I've always wondered why Shakespeare didn't take a crack at writing a play about Jesus. Perhaps because it would have been seen as heretical. After all, D.H. Lawrence got plenty of criticism for his short work, The Man Who Died some three hundred years later. (If you've never read that, it's available from Project Gutenberg online.) Imagine the fallout there would have been had he kept the book's original title, The Escaped Cock.
Good Omens makes a good companion piece to Christopher Moore's Lamb. I loved, loved, loved christopher Moore's Practical Demonkeeping and also liked Coyote Blue quite a bit. I've read pretty much everything he's written and while Lamb is not my favorite, it's a lunatic piece of work detailing Jesus "lost years" as told by his friend Biff.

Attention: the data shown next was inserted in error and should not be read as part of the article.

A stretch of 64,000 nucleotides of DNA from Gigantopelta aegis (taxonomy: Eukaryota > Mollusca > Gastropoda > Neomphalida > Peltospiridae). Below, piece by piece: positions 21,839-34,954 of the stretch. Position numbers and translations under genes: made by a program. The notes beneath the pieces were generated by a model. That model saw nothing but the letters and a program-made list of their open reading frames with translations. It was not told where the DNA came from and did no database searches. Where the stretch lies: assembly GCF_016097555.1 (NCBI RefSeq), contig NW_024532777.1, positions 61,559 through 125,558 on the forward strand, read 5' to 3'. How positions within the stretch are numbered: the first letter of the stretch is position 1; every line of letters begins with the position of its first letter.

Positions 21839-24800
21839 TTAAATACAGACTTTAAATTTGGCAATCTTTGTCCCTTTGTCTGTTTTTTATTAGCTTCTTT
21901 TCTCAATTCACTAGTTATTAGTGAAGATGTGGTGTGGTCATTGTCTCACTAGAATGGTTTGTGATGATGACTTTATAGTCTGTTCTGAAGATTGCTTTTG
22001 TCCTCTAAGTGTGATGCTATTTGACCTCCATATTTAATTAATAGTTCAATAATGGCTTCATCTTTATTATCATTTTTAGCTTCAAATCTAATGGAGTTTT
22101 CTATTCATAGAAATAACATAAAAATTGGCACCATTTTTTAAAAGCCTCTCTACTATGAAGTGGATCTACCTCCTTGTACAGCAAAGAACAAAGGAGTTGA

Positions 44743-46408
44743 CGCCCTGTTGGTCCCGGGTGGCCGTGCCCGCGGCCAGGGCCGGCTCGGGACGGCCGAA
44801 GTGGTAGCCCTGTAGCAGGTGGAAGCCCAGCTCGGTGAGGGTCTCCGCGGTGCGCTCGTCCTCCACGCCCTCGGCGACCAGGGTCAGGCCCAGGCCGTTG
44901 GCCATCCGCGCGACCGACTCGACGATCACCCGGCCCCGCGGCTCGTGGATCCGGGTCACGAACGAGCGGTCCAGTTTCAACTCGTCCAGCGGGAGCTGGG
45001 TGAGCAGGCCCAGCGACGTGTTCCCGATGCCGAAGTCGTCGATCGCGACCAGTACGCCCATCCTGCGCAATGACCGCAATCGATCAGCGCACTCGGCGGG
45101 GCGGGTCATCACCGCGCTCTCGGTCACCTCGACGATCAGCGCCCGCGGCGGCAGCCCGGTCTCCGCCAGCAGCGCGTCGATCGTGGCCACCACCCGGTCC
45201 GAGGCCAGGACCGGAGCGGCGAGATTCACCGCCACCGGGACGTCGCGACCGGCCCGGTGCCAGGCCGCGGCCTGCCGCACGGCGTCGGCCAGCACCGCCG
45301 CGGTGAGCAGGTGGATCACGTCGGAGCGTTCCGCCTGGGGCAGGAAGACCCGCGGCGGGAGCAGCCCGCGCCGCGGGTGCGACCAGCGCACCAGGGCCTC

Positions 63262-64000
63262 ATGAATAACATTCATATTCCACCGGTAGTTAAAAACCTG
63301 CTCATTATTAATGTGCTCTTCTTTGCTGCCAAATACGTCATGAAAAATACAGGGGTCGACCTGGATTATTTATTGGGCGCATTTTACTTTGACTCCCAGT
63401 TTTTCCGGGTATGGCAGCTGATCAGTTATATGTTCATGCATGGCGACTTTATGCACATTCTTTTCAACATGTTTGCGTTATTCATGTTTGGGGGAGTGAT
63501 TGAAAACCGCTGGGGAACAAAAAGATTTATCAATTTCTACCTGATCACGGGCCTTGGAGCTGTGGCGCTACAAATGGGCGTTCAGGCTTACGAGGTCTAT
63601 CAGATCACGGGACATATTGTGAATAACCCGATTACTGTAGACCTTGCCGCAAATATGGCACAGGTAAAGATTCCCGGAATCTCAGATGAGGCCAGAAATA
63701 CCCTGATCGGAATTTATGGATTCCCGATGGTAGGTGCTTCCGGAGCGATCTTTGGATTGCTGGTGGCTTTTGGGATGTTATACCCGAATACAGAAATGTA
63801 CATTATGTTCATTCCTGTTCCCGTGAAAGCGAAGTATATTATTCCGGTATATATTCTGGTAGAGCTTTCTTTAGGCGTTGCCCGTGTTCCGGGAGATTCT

The Gospel, According to the Son by Norman Mailer (1997). One of my English professors, Reynolds Price, was a biblical scholar and he was pretty scathing in his review of Mailer's novel, which he didn't think was "inventive" 'enugh. (One of my other professors, Buford Jones, used to make fun of Price for his heavy-handed allegory in the novel A Long and Happy Life.)
King Jesus by Robert Graves (1946). Graves is the man who gave us I, Claudius and Claudius the
The Silver Chalice by Thomas B. Costain (1953). I read this book when I was in high school and liked it a lot. (I also loved the author picture, which depicted Costain and his very fluffy white cat.)
It's about a Greek artisan named Basil who crafts a silver chalice to house the Holy Grail. I don't remember it being a "prequel" to the Arthurian legends of the Holy Grail, though, so I may re-read it.